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21. What are the Factors Considered When Selecting an Inverter?

  1. Load Types and Inverter Selection. Inverters may not function properly in all situations, so it is essential to have a deeper understanding of the load, environmental requirements, and the inverter. Different loads carried by electric motors have varying demands on the inverter.
    1.1. Fans and pumps. These are the most common loads with the simplest requirements for inverters. As long as the inverter capacity matches the motor capacity, it suffices (for applications like air compressors, deep well pumps, slurry pumps, and rapidly changing musical fountains, an increased capacity may be necessary).
    1.2. Crane-like loads. The characteristic of these loads is that they have significant impacts during startup, thus requiring a certain margin for the inverter. Additionally, when lowering heavy objects, there is energy feedback, so it is necessary to use a braking unit or employ a shared busbar configuration.
    1.3. Uneven-load type. Some loads vary in weight, being light at times and heavy at others. In such cases, it is advisable to choose the inverter capacity based on the heavy-load scenarios, for instance, in machinery like rolling mills, crushers, and mixers.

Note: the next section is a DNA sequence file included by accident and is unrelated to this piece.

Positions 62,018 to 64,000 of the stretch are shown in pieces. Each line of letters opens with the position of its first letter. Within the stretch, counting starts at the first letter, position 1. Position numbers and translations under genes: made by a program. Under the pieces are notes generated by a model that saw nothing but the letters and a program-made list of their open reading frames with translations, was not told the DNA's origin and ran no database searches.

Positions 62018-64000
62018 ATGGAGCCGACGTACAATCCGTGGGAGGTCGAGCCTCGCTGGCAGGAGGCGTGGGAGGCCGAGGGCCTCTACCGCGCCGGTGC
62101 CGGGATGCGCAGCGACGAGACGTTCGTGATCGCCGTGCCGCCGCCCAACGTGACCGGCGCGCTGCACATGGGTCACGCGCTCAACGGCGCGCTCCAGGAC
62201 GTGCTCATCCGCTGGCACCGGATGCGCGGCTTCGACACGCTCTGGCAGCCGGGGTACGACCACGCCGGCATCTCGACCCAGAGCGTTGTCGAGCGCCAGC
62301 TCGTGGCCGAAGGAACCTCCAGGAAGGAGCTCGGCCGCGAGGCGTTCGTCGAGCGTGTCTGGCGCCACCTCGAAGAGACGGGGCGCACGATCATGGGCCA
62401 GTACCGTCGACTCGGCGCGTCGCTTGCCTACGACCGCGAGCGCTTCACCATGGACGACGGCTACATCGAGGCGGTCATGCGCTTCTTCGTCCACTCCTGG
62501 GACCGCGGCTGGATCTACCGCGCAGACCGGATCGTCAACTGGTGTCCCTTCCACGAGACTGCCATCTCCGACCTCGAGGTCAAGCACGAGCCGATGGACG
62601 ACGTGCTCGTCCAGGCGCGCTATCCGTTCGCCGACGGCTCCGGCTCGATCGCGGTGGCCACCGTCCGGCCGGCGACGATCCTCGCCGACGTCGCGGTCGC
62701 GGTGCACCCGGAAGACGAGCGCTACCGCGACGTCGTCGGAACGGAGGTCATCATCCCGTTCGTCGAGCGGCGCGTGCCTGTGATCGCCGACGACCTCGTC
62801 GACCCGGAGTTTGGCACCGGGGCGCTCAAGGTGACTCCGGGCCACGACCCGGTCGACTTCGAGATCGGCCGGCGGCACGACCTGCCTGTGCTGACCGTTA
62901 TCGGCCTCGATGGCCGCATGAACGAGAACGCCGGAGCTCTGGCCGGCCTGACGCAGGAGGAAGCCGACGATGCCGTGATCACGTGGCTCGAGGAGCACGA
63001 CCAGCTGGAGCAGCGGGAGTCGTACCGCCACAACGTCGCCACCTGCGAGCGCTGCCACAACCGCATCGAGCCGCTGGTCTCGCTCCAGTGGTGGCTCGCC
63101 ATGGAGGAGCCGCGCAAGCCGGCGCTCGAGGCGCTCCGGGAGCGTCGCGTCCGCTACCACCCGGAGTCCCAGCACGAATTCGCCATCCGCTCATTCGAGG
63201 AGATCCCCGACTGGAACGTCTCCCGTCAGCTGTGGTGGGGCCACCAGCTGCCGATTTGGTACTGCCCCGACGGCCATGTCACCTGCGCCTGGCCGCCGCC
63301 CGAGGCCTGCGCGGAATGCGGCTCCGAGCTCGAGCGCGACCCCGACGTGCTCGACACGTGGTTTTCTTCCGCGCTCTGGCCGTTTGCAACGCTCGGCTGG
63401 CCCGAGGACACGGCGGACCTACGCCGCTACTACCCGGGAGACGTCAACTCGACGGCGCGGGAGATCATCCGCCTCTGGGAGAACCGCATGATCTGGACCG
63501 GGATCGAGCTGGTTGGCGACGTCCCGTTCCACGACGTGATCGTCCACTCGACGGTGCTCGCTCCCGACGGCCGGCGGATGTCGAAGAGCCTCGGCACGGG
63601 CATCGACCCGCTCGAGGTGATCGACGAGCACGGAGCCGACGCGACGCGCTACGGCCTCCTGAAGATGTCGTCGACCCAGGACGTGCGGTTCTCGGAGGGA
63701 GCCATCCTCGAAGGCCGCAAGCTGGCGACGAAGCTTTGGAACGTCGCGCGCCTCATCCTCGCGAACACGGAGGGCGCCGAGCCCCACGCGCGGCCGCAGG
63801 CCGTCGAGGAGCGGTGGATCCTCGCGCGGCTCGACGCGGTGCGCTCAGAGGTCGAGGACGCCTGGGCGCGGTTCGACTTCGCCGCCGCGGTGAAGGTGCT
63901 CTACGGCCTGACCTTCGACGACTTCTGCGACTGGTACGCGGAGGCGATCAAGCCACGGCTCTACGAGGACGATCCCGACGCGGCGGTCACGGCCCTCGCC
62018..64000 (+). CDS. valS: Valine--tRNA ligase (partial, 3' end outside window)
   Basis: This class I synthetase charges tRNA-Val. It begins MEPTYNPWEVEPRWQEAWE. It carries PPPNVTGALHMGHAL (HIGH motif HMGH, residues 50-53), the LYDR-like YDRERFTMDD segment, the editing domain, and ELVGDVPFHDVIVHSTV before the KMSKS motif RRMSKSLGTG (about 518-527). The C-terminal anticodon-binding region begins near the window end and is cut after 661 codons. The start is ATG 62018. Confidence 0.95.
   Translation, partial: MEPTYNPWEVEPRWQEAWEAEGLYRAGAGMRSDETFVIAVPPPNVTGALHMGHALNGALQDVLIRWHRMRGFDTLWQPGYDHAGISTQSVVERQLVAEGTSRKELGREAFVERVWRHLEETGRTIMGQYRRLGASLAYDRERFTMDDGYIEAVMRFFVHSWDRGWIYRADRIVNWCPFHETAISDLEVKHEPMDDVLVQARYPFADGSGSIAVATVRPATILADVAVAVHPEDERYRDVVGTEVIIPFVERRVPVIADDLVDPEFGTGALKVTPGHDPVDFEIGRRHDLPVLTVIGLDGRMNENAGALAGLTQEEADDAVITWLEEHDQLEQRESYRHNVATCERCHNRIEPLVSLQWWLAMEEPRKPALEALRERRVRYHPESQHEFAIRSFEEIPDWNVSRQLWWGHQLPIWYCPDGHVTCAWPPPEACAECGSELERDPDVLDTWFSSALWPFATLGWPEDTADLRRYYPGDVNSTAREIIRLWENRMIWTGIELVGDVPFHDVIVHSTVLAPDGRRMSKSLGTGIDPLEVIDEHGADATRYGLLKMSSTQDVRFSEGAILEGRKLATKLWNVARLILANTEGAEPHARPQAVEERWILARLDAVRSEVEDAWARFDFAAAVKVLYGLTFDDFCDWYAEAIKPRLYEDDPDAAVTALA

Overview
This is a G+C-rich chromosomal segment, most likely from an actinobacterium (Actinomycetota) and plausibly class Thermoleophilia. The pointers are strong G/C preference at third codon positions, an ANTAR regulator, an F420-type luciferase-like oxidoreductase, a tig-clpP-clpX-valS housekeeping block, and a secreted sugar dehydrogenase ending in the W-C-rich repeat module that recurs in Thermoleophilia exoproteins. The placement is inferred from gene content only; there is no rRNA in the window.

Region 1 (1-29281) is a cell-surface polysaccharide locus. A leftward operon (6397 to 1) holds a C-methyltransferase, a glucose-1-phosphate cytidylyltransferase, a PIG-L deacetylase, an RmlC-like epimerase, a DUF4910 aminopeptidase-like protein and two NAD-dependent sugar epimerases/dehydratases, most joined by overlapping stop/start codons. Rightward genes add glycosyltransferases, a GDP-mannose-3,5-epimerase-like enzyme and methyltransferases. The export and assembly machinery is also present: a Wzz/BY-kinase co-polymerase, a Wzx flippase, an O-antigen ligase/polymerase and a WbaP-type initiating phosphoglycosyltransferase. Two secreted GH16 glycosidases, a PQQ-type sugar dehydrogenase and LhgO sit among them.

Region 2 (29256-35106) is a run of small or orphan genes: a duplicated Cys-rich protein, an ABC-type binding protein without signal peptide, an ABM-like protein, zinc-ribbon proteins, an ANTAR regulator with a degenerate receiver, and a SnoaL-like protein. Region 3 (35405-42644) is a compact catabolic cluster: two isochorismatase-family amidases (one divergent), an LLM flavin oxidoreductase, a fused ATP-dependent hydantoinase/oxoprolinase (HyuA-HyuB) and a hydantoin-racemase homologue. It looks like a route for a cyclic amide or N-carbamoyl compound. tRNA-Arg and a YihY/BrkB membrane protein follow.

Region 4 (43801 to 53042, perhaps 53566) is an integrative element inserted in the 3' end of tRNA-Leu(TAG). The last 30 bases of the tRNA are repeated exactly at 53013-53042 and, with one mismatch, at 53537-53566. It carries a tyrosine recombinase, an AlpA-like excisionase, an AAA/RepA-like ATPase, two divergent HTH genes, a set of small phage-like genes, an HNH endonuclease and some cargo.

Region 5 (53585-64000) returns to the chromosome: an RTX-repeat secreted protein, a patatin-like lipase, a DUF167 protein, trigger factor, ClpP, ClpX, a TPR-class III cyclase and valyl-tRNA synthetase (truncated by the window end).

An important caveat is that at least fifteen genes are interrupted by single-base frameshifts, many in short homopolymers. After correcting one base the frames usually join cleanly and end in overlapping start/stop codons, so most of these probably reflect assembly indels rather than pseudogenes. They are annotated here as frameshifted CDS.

1.4. High-inertia loads. Such loads include centrifuges, punch presses, and rotary kilns in cement plants, which have a high level of inertia. Therefore, they may experience oscillations during startup, and there can be energy feedback when the motor decelerates. To mitigate these issues, it is advisable to use a slightly larger capacity inverter to expedite the startup and avoid oscillations. Additionally, a braking unit can be employed to eliminate feedback energy.
  2. Long-term low-speed continuous rotation can lead to increased motor heating, which reduces the cooling capacity of the fan. Therefore, it is necessary to use a larger reduction ratio or switch to a six-pole motor to operate the motor at a higher frequency to mitigate these issues.
  3. The installation location of the inverter must meet standard environmental requirements; otherwise, it can lead to malfunctions or a shortened service life. The distance between the inverter and the drive motor generally should not exceed 50 meters. If a longer distance is required, it is necessary to reduce the carrier frequency or add an output reactor option to ensure proper operation.
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